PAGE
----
Politics and Policy: A political shortcut

This article first appeared in The Edge Malaysia Weekly, on November 25, 2019 - December 01, 2019.
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IF it was supposed to be a secret meeting, the organisers certainly did not do a good job of maintaining secrecy. The recent meeting took place at the residence of Datuk Seri Azmin Ali and was attended by several MPs from Barisan Nasional and PKR. Members of the media were camped outside the residence observing who went in and who went out. As the meeting was being held, the public was made aware of it online.

Perhaps it was meant to be so. Let the public know of the meeting via the media but without revealing details. If that was the plan, the organisers were successful. We now have many people talking about it but they do not know what transpired. Even the prime minister admitted he knew about the meeting but not what was discussed.

Days later, he sought an explanation from Azmin and said that Azmin has the right to meet anybody. Obviously, he was satisfied with the reasons Azmin gave for hosting the meeting.

Nonetheless, many believe it was about making sure Tun Dr Mahathir Mohamad serves as prime minister for the full term. After all, Azmin and his good friend, Umno’s Datuk Seri Hishammuddin Hussein who attended the meeting, have made it known they want Mahathir’s premiership to continue. Put another way, they do not want Datuk Seri Anwar Ibrahim taking over anytime soon. And the assumption is that the 17 BN MPs and five from PKR who were invited to the meeting support the Azmin-Hishammuddin plan.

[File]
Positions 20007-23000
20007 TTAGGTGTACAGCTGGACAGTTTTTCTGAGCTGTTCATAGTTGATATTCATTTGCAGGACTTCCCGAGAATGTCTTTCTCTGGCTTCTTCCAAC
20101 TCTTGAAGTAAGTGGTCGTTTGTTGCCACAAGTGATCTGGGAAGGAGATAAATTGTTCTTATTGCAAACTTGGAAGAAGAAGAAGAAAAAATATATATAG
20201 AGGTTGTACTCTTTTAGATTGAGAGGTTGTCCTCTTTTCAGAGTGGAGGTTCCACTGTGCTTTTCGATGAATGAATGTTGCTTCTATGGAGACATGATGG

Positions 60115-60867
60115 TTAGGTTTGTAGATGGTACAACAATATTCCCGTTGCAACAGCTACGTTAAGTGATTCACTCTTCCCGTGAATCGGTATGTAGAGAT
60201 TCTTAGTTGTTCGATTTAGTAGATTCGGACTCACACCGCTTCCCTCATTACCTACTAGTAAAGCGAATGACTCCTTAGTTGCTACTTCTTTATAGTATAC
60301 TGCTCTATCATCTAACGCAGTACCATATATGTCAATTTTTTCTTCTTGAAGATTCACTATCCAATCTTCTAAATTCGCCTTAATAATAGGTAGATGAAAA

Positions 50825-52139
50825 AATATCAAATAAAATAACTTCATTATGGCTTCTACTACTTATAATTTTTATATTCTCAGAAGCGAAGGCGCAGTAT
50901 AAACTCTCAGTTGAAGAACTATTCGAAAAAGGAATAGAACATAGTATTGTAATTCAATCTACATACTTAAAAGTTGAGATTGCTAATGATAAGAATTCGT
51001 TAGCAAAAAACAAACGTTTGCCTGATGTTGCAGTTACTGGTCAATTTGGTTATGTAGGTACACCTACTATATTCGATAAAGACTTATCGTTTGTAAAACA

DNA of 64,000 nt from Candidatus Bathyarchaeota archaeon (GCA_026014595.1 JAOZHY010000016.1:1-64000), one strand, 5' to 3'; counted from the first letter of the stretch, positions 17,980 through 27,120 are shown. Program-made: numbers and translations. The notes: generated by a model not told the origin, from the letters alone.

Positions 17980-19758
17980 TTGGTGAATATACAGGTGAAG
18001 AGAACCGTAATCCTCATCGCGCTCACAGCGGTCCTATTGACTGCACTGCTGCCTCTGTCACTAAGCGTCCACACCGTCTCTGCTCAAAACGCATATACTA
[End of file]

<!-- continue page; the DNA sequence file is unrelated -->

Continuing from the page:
Perhaps the urgency of the meeting, held soon after the Pakatan Harapan defeat in Tanjung Piai, had something to do with calls for Mahathir to take responsibility for the loss.

We are hearing rumours of PH component party leaders wanting to move a no-confidence vote against the prime minister, and Anwar requesting media coverage for an alleged meeting with the Yang di-Pertuan Agong at Istana Negara. Anwar branded the rumours fake.

Then there is former Umno youth chief Khairy Jamaluddin issuing a denial that he had submitted a private motion to debate the transition of power between Mahathir and Anwar.

“Please do not drag me into this backroom intrigue surrounding the succession. I am not involved and have no interest in being involved,” said Khairy.

Quite a number of people are saying the meeting at Azmin’s residence was in reality about creating a government that would exclude DAP and Amanah — both members of the current administration. Such talk is nothing new and many see the meeting at Azmin’s residence as a sort of “renewed effort”.

Anwar, the PKR president, wants Azmin, the deputy PKR president, to explain what the meeting was all about. The latter seems reluctant and, as I write this, he has not offered any explanation except to say that as a minister, he meets everybody who wants to meet him and there was nothing strange about the meeting.

A political observer, however, can’t help but ponder: “Is Azmin, a senior minister, helping to topple his own party boss and the PH government? He is not saying but the signs are quite telling.”